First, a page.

Robin Black’s New York Times commentary, What’s so Great About Young Writers?, struck a huge chord with me. Far more than European or Asian cultures, Americans embrace the cult of youth, likely because we still are a fledgling nation ourselves and equate energy, innovation, freedom and individualism, all prized American values, with being young.
I am among those lucky enough to have grown up in the relative safety of middle-class America, where there was always healthy food on the table, a place to rest my head at night, money enough for ballet classes or piano lessons, and parents who strongly believed in the importance of education and cultural and social awareness of the larger world. I also am a product of a childhood in which of series of tragic deaths and illnesses resulted in a chaotic family life permanently scarred by trauma, loss and embitterment. When I was a child, novels, and to a lesser extent, movies and live theater, served both as my escape from that traumatic chaos and also as a way to help me make sense of it. As such, books were these miraculous gifts created by mysterious, sentient beings known as authors, who were as remote as they were omnipotent.
Sandi Sonnenfeld ’85 is a fiction writer and essayist. Sandi authored the memoir,This is How I Speak (2002: Impassio Press), for which she was named a 2002 Celebration Author by the Pacific Northwest Booksellers Association. The Managing Editor of The Lyon Review, Sandi holds an MFA in Fiction Writing from the University of Washington, where she studied under National Book Award Winner Charles Johnson. Her work has appeared in more than 30 literary magazines and anthologies, including Hayden’s Ferry Review, Sojourner, ACM(Another Chicago Magazine), Mr. Bellers Neighborhood, The Raven Chronicles, and Perigee among others. “Fembots Have More Fun” originally appeared in the October 30, 2012 issue of the Doctor TJ Eckleburg Review.
It all started 18 months ago when I saw a new ad from a national anti-abortion group being promoted on the subway. The ad featured a sad-looking woman hugging herself for comfort and a single sentence, “Abortion changes you forever.”
It was so simplistic a slogan, an affront to every woman who has ever agonized over her choices. It meanly implied that women who unexpectedly find themselves pregnant blithely rush out to get an abortion without giving any thought to the consequences, which directly contradicts my own personal experience and the other women I know who faced such a decision. What made the ad particularly galling, however, was that it was sponsored by the same group that was egging on former Republican presidential candidate Michele Bachmann and others in Congress to defund Planned Parenthood, one of the few affordable places left for women to obtain reliable birth control that would help prevent the need for an abortion in the first place.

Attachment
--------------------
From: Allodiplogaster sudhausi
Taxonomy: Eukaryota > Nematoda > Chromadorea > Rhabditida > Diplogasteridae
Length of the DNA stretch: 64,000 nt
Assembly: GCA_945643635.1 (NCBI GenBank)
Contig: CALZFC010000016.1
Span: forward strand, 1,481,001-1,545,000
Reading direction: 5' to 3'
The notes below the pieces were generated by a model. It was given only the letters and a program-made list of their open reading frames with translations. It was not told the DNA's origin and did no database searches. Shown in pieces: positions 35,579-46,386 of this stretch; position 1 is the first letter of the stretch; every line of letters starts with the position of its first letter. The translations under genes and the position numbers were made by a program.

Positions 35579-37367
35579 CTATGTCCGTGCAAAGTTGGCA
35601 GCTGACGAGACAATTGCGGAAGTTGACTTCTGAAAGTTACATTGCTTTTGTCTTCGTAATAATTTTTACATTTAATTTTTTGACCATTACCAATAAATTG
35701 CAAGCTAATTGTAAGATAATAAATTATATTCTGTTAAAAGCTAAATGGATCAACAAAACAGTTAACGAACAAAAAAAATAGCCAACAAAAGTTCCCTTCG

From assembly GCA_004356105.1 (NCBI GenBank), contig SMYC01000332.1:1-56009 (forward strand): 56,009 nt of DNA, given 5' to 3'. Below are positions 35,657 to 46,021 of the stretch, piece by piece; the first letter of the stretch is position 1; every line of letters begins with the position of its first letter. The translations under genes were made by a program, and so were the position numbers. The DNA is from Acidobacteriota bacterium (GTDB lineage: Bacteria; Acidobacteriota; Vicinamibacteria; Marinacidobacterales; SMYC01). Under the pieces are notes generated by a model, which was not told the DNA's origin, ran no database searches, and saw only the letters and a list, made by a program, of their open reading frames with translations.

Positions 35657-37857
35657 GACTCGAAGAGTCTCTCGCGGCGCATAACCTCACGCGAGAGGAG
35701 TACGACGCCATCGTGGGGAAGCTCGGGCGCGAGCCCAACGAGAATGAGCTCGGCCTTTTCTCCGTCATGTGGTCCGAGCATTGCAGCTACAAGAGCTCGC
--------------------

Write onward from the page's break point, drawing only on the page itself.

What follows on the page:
After graduating from MHC 18 months ago, Iliana Paul now lives in Brooklyn with her high school sweetheart. She works days as a paralegal at a law firm, but afterwards and otherwise, she is an avid cook and eater. She plans to attend graduate school in the not-so-distant future, but for now, Ilana says, she is “just figuring things out day by day.”
The easiest answer is to say that, like most other humans, I am hungry. But there is more than that. It seems to me that our three basic needs, for food and security and love, are so mixed and mingled and entwined that we cannot straightly think of one without the others. So it happens that when I write of hunger, I am really writing about love and the hunger for it, and warmth and the love of it and the hunger for it…and then the warmth and richness and fine reality of hunger satisfied…and it is all one.–M.F.K. Fisher, The Gastronomical Me
“Do you want any more?” I asked tearing a bit of baguette and smearing on chevrot.
“No, I don’t want to have nightmares,” Chris replied matter-of-factly.
“Don’t you know that eating cheese late at night will give you nightmares?”